Sepfluor is not the only forthcoming supply source in the region - SA Fluorite and Kazakhstan's Eurasian Resources Group are leading investors in the 180,000 tpy Doornhoek project in South Africa’s Guateng Province, which is still three-five years from coming online.

The team working on the project has played down the importance of where prices will be at that point.

"We hope to break even at around $200 per tonne so the price is less significant - the quality is the most important aspect," consulting geologist Allan Saad told Industrial Minerals.

The Doornhoek fluorspar will be well placed to compete with its local competitors, Sepfluor and the well-established Vergenoeg mine, which is owned by Spanish mining group Minersa, because of the expected lack of impurities, Saad believes.

"We will supply as much as the market can take," Saad said, emphasizing the company's plan to focus on quality and stability of supply.

The company will initially bring 120,000-150,000 tpy to the market and then ramp up to full capacity, he added.

Elsewhere, India-based Gujurat Fluorochemicals (GFL) has recently brought a 40,000 tpy mine online in Morocco.

"It all depends on the market and where the price is but we would be looking to sell in Europe," GFL executive president BC Jain told Industrial Minerals. The all-acidspar output could also be consumed internally by GFL, he said.

The Kenyan Ministry of Mining has reportedly found a new investor in recent weeks for the 120,000 tpy mine in Kerio Valley, formally operated by Kenya Fluorspar Co. If so, it may plan to return the mine to production although Industrial Minerals could not verify this with the ministry by the time of publication.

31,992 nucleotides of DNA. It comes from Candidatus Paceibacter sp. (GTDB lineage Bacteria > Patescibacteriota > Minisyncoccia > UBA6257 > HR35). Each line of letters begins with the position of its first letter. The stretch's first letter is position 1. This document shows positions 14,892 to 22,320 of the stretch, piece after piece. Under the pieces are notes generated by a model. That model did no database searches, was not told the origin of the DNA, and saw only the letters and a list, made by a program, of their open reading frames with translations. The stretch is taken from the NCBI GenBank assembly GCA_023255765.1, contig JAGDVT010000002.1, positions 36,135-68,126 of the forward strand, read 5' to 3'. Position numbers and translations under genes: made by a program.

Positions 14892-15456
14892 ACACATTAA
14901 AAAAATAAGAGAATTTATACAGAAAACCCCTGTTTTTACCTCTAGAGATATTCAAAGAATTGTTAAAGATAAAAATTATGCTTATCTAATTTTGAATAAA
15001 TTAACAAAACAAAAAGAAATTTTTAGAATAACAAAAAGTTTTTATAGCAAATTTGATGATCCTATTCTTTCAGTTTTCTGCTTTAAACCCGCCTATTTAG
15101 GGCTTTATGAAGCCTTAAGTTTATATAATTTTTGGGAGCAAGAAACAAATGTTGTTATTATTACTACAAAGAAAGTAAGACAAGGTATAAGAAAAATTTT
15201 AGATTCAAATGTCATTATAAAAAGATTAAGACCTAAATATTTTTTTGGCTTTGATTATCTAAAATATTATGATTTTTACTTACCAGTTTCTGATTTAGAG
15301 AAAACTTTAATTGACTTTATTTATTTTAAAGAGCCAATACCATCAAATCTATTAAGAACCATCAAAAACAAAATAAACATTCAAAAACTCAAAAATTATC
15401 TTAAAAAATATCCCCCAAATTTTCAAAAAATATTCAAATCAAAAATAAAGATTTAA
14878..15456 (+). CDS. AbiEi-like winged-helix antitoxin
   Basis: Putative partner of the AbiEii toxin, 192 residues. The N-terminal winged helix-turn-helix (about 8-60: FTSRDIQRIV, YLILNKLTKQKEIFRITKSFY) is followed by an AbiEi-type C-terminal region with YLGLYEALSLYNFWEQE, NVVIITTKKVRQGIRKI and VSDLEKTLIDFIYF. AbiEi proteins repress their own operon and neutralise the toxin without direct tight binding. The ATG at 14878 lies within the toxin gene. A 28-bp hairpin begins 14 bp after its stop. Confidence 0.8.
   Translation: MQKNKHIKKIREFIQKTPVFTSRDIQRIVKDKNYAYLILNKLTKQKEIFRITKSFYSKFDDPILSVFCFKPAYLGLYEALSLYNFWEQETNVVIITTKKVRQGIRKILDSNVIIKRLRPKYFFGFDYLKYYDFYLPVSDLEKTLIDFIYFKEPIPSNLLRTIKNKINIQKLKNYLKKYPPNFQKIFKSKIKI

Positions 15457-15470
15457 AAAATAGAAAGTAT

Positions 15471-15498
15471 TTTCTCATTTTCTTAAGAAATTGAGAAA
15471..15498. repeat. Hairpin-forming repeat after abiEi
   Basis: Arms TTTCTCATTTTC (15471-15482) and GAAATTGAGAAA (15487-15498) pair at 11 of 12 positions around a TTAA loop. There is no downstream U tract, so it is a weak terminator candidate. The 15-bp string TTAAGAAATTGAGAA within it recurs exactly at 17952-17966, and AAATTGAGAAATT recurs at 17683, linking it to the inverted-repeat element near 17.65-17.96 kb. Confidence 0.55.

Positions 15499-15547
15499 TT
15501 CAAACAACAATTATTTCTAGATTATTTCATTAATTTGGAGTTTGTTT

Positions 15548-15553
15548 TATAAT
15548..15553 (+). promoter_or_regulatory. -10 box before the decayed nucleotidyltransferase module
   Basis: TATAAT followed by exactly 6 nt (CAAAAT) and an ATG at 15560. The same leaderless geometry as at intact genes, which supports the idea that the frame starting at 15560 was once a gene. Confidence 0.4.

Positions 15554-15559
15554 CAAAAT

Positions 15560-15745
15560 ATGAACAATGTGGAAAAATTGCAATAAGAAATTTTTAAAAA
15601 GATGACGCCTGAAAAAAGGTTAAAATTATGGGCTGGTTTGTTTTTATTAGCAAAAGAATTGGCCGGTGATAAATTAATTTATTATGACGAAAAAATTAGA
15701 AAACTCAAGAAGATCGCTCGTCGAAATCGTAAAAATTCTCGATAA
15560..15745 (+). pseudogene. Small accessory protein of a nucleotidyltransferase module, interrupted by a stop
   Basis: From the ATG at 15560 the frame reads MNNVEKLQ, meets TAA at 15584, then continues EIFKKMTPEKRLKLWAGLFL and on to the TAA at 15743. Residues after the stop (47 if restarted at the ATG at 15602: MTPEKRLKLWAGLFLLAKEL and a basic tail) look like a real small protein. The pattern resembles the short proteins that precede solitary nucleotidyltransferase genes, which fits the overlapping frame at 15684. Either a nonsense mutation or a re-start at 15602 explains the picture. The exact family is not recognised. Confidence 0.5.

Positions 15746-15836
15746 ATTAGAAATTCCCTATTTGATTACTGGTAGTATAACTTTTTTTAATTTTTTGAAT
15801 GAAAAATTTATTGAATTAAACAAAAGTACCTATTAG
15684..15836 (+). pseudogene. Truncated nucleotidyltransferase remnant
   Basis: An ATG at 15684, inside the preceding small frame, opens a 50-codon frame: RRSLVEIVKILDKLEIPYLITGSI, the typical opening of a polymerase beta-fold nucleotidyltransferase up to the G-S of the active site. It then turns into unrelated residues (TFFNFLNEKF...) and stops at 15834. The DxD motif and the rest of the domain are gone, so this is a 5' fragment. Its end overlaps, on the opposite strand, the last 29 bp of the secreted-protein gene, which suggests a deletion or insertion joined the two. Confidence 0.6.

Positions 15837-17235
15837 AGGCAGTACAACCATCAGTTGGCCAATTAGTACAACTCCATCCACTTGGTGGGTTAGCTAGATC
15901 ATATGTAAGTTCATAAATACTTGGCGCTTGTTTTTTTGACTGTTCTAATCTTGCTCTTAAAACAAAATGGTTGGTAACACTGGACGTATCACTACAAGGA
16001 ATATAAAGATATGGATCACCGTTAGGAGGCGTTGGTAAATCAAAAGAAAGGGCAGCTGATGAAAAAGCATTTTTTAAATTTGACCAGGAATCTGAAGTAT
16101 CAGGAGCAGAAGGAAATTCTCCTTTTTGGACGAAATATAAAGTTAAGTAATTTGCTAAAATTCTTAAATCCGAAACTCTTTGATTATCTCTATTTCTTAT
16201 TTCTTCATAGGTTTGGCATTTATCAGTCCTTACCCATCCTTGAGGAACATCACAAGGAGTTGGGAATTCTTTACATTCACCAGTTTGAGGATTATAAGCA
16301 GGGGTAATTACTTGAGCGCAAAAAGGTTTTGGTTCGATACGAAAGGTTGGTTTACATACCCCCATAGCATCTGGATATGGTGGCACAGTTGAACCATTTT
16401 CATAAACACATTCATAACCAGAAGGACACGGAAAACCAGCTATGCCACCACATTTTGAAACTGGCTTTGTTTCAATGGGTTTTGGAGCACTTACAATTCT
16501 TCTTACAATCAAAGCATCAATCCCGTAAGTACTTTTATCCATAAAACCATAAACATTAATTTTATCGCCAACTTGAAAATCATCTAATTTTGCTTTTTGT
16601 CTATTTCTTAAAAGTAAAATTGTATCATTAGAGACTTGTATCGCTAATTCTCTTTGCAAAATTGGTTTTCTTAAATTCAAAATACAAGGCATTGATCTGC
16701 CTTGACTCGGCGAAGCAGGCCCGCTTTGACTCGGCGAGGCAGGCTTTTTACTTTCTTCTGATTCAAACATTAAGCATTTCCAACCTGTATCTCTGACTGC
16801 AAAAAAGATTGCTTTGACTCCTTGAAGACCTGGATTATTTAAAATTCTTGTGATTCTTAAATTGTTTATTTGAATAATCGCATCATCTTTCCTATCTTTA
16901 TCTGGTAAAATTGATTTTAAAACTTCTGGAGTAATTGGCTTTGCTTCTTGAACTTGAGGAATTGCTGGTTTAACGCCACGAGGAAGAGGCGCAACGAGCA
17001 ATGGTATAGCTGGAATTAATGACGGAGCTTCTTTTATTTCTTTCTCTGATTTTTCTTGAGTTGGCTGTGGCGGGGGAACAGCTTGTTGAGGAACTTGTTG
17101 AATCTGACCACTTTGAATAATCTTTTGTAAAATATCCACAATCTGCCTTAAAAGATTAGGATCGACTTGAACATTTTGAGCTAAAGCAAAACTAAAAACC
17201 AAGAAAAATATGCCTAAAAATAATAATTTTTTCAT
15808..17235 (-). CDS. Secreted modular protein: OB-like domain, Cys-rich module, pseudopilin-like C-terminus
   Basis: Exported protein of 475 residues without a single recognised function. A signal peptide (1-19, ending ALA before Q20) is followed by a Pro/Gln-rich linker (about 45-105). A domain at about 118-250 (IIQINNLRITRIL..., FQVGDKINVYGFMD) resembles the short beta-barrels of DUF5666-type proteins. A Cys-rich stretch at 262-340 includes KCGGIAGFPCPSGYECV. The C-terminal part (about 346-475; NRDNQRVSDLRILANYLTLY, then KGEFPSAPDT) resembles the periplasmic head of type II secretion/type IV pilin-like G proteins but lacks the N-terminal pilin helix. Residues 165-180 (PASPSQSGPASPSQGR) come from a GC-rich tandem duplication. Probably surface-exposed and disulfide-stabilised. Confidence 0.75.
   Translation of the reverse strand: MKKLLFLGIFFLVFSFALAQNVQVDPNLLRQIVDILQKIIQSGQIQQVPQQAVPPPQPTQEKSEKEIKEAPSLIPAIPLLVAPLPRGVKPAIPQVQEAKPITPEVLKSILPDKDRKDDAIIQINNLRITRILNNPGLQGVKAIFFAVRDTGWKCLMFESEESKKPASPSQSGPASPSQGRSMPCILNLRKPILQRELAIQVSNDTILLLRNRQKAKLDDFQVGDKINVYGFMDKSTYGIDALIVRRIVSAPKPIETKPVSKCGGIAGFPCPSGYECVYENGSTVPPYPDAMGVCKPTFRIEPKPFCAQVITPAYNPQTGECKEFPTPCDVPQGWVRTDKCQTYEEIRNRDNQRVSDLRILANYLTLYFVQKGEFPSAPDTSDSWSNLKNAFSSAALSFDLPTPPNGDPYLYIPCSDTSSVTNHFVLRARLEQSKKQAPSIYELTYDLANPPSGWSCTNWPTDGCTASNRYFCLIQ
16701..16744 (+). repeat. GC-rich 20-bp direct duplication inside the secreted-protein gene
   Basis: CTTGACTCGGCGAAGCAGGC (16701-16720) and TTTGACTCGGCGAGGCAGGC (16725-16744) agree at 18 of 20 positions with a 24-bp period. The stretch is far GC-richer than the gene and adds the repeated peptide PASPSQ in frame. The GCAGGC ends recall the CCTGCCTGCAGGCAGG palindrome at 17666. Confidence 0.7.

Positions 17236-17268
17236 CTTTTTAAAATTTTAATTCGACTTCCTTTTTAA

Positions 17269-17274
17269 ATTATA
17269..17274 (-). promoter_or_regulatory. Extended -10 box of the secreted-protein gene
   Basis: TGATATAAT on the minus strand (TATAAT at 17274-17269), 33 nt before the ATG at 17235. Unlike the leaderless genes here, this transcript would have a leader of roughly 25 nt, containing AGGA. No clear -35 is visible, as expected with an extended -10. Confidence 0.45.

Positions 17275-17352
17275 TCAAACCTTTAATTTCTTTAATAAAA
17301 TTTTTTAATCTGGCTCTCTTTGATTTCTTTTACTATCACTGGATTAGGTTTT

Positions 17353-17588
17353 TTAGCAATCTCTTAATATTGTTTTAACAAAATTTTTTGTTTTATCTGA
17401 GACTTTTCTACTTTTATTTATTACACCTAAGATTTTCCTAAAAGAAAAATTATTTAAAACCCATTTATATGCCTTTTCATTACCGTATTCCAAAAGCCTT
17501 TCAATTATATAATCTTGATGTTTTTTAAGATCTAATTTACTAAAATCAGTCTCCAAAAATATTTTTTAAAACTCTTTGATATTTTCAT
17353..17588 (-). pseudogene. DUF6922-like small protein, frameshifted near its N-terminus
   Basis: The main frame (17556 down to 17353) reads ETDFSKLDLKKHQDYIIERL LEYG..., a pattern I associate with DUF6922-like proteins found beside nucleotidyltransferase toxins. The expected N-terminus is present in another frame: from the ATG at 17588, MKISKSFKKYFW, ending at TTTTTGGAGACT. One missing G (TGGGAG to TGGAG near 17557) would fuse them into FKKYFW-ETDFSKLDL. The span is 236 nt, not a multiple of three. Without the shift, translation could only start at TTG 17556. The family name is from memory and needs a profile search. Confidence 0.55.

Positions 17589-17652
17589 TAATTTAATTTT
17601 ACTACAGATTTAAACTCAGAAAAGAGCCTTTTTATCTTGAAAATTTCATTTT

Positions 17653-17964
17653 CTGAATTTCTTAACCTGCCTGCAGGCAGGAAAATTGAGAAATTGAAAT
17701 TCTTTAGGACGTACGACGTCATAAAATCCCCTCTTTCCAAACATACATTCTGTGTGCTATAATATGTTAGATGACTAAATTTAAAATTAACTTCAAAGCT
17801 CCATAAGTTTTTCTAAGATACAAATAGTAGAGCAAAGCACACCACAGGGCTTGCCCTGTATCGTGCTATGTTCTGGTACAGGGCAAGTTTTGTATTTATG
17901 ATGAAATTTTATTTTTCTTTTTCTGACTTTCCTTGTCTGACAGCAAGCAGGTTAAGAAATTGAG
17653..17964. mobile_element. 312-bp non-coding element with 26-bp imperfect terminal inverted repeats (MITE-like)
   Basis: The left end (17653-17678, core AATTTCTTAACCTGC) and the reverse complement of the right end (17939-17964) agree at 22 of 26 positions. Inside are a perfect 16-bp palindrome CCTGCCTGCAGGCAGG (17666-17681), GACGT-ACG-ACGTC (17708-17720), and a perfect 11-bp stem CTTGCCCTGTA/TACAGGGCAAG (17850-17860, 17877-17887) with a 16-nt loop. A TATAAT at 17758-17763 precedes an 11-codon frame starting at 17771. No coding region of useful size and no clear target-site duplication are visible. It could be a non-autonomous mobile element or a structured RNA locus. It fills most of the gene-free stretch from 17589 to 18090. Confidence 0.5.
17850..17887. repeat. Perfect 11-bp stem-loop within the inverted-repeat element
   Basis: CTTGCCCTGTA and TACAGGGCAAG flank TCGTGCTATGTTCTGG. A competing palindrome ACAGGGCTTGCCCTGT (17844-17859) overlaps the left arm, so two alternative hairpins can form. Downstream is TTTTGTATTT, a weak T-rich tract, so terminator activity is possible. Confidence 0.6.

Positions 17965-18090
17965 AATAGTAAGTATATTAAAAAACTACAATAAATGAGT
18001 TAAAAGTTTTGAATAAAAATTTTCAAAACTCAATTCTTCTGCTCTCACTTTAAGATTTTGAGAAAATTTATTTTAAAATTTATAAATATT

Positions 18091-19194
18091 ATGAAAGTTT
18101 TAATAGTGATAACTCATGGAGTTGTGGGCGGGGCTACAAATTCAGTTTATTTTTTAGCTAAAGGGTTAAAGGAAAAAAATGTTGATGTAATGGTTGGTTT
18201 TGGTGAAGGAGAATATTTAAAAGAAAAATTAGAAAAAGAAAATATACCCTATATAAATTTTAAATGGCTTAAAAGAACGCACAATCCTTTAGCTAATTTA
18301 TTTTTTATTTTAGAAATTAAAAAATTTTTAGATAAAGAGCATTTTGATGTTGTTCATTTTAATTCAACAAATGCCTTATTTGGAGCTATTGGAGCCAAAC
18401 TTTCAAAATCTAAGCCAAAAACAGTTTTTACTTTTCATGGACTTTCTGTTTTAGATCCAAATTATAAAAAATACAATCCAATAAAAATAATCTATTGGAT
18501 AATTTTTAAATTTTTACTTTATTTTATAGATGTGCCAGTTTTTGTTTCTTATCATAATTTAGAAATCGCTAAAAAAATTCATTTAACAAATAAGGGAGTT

China and Canada variables
The fluorspar market should stay tight despite the additional supply the two soon-to-commission South African producers will provide, they believe.

"Certainly, Sepfluor will relieve some pressure but China is the biggest issue and when Canada Fluorspar comes online is also an important question," Wagner said.

The market will remain tight until next summer in China due to the environmental controls in place there, Wagner believes.

It is unclear exactly how much Chinese fluorspar production has been affected by anti-pollution controls enforced by the government although Industrial Minerals has received unconfirmed reports that the sector is operating at 45-50% of capacity.

The environmental controls intensified throughout 2017, leading to a jump in 2018 contract negotiations. Prices have also risen - Chinese acidspar, fob China climbed to $450-550 per tonne in April this year from $400-420 per tonne in January.

Some market participants have disputed the extent of the impact of China's environmental controls, claiming that Chinese sellers are merely pushing for higher prices. Still, it is unlikely that prices will remain at elevated levels after new non-China origin volumes come to the market.